If I could give you a little piece of advice I’d tell you that in 2015 you should pay more attention to your feelings, try to get to know you better and thus you’ll be able to do anything you set your mind to. I’m not saying it’ll be easy, but the more you know yourself, the easier it’ll be to fight whatever struggles you might face.

I’d like to finish this post by thanking every one of you who were part of my 2014. For those who’ve been around me, know that I enjoyed and I’m thankful for the moments we shared together. For those I didn’t meet or didn’t talk to, let’s make 2015 different. For those of you who take the time to read my posts, thanks for being part of this. And a special thanks to my mom for teaching me such an important lesson.

Happy new year to y’all!

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A short note about our first anniversary!

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Yes, it’s been one year since I started writing here and if you follow us since our very first post, you might have noticed that the subjects of our posts have changed a bit.

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Well, when I started, after returning from one year living abroad, most of my trips had people involved, I couchsurfed, I hitchhiked, I visited friends I made during my time in Ireland, and I’m sure that none of my trips would have been so great if it wasn’t by all those people I’ve met while travelling. All of this made me realize that the aspect I enjoy most about travelling is by far meeting people. There’s so much you can learn from all those people out there, who have different backgrounds, opinions and ideas from yours. I know how much I have changed since I started all those trips and how much I still want to change whilst exploring this world.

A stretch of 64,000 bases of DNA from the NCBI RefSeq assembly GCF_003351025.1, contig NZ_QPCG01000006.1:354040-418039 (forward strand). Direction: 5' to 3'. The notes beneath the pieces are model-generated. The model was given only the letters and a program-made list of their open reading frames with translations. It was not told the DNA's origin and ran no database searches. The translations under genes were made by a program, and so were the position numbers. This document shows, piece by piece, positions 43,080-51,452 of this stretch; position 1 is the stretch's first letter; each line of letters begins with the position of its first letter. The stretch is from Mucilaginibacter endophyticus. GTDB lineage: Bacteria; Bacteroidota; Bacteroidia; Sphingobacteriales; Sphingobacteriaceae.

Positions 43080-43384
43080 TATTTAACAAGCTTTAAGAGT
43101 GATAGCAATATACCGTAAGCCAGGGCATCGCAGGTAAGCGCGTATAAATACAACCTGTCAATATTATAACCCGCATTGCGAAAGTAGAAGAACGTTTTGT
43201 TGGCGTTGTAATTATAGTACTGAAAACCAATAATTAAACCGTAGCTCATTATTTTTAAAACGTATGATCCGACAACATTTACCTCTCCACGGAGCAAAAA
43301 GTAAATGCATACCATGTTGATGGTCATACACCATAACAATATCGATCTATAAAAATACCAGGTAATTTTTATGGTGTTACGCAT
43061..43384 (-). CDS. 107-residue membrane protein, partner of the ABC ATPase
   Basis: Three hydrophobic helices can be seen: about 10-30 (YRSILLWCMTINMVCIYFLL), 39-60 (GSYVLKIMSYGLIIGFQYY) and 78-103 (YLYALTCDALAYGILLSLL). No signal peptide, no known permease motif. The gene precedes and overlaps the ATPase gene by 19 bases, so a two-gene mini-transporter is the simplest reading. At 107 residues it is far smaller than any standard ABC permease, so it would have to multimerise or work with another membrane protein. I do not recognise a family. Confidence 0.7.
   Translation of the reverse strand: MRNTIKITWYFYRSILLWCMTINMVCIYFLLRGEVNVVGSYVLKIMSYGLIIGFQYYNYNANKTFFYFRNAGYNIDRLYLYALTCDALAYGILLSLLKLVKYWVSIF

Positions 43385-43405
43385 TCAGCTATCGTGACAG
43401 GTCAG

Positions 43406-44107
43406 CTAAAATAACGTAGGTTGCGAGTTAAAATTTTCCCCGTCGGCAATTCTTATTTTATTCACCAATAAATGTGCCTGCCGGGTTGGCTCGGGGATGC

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But yeah, things change. From solo travel I’ve slowly moved to couple travel. I have found an amazing partner who shares the same passion for travelling that I have. And together we’ve been able to visit amazing places in this beautiful world. We are passionate by great outdoors and after exploring Brazil together for only a couple of weeks, we’ve been exploring France now, as we’re based in Lyon.
Unfortunately, Jessica and I haven’t had the chance to couchsurf and hitchhike together, but we’ll change it soon.